I sent you notes. Lovely little notes. You blushed. I did not think you would blush.
Your hand tucked the note to your inside jacket pocket and you smiled. Sheepish. Adorable.
Your hands outstretched, I came to you.
You were young, so you were a bit awkward. I didn’t care. Awkward was fine. But, I let little things that should have been red flags that you would be a life-long liar slip by like toy sailboats on a pond.
You always thought you knew more than me, and made sure I knew it. How did I not notice it then? How did I let it slip by, over and over and over? Toy sailboats.
I built up a tolerance.
We rode home in my old car–a hand-me-down from my parents. We talked for hours. I would eventually migrate to your lap, or we would end up on the curb, thighs touching, leaning warm onto each other.
You bought me flowers sometimes. I have photos for evidence, because you tried to make me believe it didn’t happen. You were a master at gaslighting, with the word “ridiculous” always at the ready to hack off another piece of my self-esteem.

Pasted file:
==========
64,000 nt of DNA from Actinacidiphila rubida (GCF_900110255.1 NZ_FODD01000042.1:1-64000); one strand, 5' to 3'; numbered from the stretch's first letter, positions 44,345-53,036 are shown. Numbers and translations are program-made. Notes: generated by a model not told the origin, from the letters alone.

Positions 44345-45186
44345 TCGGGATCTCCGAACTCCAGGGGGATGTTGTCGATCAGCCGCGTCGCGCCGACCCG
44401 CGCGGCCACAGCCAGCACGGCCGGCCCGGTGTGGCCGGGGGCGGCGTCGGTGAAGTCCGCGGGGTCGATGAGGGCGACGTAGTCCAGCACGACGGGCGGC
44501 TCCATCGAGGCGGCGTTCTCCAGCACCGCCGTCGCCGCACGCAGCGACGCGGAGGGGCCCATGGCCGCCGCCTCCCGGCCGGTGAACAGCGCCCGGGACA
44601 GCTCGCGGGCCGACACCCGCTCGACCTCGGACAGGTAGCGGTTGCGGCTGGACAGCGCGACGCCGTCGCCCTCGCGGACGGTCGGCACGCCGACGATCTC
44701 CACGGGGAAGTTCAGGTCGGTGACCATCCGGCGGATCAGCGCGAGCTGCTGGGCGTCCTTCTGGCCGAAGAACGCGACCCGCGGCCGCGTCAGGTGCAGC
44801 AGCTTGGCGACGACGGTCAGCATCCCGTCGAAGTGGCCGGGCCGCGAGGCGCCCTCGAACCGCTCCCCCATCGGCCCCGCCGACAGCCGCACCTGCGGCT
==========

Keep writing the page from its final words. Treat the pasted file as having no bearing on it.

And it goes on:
You said you never loved me. But you did. You just can’t let her know that, because then she’d have to wonder if the little things you do now that make her feel loved will some day be magically disappeared by the very person who made her believe they existed. Like you did to me.
At least it doesn’t hurt anymore. It’s like recalling an old movie that you’ve seen dozens of times. Only you don’t really like the movie, and some people in the movie are saying you remember it wrong. I suppose we all take something to, and away, from things like that.
I remember when I was gutted. When it felt like I could never get to a place of indifference. And even if I did, it would be tragic.
It’s not tragic. It’s freeing.